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Old October 10th, 2018, 11:49 AM   #1
Prayder
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Communication Protocol

I have no doubt the question I am about to ask is dumb, but I don't know so I'm going to ask:

How can you tell the difference in communication protocols like Ethernet IP, Profinet, profibus, etc.

How can you tell which actual communication protocol you are using?
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Old October 10th, 2018, 12:27 PM   #2
geniusintraining
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Quote:
Originally Posted by Prayder View Post
I have no doubt the question I am about to ask is dumb, but I don't know so I'm going to ask:

How can you tell the difference in communication protocols like Ethernet IP, Profinet, profibus, etc.

How can you tell which actual communication protocol you are using?
I think you need to have an idea of the equipment that your working with and go back to the manuals with the equipment, I sold some trainers to a instructor that was teaching protocol and what it looked like 'behind the scenes' but never got to see it for myself, I did see one thread that Bernie hooked up a scope and was reading the ASCII signal but it was several years back, I think you maybe able to see a difference using some sort of port sniffer and you maybe able to tell the difference

I also dont think its a dumb question...
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Old October 10th, 2018, 12:29 PM   #3
harryting
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It's like anything else, you look up the documentation and dig through the program.

There are also clues by looking at the actual install to see which hardware is used.
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Old October 10th, 2018, 02:44 PM   #4
Mad_Poet
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As they said, look in the documentation.

Also, look for the part number of the module handling the communications.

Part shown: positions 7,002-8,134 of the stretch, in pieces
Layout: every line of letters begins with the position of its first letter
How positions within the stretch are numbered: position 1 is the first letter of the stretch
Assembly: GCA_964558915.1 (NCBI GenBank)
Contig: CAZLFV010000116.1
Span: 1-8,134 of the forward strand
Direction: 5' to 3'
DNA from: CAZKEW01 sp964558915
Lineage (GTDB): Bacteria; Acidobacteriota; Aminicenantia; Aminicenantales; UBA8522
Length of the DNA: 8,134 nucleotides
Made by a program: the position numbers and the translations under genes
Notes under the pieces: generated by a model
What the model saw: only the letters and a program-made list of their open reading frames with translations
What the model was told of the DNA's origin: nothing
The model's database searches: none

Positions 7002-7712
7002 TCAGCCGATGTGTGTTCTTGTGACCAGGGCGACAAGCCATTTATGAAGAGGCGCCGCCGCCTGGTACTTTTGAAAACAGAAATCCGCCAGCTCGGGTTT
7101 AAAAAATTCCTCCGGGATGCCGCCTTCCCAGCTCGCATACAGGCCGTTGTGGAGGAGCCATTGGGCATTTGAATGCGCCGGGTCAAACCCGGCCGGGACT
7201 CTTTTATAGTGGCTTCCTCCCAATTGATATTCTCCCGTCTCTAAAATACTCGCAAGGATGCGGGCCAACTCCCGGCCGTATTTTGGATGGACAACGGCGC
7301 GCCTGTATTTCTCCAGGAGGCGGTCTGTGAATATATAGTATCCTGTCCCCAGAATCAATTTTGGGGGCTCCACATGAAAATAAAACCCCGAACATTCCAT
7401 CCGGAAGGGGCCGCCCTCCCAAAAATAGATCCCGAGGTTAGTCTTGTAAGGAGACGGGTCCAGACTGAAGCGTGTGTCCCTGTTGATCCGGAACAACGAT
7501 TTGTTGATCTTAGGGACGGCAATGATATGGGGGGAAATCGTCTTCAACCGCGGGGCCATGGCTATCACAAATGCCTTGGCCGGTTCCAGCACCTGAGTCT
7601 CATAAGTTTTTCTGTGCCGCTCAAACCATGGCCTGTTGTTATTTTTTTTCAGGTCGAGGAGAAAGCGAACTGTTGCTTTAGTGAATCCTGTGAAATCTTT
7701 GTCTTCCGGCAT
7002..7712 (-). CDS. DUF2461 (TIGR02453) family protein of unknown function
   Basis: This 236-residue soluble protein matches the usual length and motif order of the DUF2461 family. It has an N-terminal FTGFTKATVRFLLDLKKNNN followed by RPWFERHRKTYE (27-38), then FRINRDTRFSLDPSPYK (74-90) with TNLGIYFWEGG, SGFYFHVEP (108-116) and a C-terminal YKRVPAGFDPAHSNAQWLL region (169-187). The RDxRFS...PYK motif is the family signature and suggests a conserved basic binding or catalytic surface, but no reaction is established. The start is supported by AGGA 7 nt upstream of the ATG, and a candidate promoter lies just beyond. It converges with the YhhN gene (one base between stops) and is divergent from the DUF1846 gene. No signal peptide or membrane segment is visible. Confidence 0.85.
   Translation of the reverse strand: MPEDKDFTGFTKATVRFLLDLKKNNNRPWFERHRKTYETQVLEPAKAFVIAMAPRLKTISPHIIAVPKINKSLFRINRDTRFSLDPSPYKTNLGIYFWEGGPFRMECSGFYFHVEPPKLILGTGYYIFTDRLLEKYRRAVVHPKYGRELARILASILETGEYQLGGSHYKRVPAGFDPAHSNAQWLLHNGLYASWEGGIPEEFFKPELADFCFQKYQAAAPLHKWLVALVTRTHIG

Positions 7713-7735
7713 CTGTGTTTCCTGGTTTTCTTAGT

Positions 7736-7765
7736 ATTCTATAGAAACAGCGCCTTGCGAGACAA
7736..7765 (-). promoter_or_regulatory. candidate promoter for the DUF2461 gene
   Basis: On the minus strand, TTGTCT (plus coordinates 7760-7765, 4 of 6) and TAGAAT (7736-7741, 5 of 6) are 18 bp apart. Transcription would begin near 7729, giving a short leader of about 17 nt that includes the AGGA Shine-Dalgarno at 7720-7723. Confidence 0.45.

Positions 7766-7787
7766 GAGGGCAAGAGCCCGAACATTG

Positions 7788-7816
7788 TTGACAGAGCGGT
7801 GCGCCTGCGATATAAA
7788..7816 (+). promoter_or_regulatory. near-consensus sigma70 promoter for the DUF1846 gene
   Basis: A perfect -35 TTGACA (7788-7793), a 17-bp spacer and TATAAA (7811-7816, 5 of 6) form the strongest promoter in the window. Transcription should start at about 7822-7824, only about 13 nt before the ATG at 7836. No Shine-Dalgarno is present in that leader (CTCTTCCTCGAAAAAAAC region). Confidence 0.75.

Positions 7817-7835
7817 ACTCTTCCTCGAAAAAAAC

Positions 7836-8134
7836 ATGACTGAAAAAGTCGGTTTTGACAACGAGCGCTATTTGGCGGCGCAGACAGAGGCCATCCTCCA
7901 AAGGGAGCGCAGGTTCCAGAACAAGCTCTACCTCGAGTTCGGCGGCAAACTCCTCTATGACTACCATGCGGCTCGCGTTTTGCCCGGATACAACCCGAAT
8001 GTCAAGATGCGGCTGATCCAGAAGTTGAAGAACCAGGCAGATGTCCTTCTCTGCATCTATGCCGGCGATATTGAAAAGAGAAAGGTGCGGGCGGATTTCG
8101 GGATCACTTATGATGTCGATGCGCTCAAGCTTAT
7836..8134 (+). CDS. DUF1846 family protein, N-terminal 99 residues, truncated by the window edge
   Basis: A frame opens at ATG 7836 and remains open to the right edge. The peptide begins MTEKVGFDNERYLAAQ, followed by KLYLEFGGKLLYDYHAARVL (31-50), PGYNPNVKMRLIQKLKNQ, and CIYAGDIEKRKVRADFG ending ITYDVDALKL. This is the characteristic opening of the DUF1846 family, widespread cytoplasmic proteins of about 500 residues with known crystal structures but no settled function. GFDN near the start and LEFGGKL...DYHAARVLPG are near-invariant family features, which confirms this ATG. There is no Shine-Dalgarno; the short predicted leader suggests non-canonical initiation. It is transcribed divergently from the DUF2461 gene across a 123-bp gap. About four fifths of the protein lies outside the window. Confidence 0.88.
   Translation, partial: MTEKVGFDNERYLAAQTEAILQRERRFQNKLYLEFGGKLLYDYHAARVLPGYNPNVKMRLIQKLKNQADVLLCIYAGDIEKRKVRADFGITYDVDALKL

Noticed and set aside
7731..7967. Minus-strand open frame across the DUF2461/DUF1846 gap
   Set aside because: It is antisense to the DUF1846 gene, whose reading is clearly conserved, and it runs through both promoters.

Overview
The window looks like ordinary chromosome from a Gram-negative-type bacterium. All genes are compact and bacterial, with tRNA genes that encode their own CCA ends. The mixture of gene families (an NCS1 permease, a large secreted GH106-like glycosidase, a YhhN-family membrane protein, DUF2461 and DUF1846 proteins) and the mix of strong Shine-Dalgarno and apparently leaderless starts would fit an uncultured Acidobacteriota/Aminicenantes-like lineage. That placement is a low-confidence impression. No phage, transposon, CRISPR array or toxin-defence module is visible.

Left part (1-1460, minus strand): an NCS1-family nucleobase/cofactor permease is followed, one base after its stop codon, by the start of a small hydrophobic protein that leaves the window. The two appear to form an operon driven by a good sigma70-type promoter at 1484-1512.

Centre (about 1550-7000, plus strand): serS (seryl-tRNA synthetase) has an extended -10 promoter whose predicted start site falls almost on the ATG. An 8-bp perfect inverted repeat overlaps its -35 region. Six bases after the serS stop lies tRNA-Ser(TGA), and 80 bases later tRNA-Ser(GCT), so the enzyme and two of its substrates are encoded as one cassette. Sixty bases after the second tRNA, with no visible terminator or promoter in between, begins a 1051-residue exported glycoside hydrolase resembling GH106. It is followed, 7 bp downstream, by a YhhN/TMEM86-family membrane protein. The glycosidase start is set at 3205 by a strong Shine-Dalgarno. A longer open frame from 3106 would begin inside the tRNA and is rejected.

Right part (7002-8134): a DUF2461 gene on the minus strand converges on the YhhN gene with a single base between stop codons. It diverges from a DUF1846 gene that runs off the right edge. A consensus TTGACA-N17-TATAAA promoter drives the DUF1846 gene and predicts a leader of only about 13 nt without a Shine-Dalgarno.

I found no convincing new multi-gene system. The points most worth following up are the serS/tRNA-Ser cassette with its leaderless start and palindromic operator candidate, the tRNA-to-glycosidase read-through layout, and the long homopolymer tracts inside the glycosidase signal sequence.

Then look it up on the internet. Usually the part number will lead one to a
description of the module which in turn will depict what sort of protocol it
is using.
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Old October 10th, 2018, 03:28 PM   #5
Tom Jenkins
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There are limited bits of info you can get without documentation. The documentation is needed for final verification of everything.

First, Ethernet is not a protocol, it is a transmission method. It identifies a uniform data packet structure. Any Ethernet device can talk to any other, provided the transmission rate and transmission medium are the same. For example, both must be 10base-T on fiber, etc. If you have CAT 5E cable you probably have Ethernet.

However, being able to send data packets doesn't mean that the devices can understand each other. The protocol embedded in the data packet must match for that to happen. For example, both devices must be using Profinet or Modbus/TCP for data exchange t work.

If you have all devices on a network from one manufacturer odds are you will find one of their protocols in use. For example, if you have all Siemens on the network you will probably have Profinet of Profibus.
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Old October 10th, 2018, 04:16 PM   #6
lfe
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There is not a fixed rule, some protocols define almost everything in their documentation, including the type of cable and the connectors to be used but others work on a standard physical medium such as Ethernet or a standard serial communication and then this part is not defined.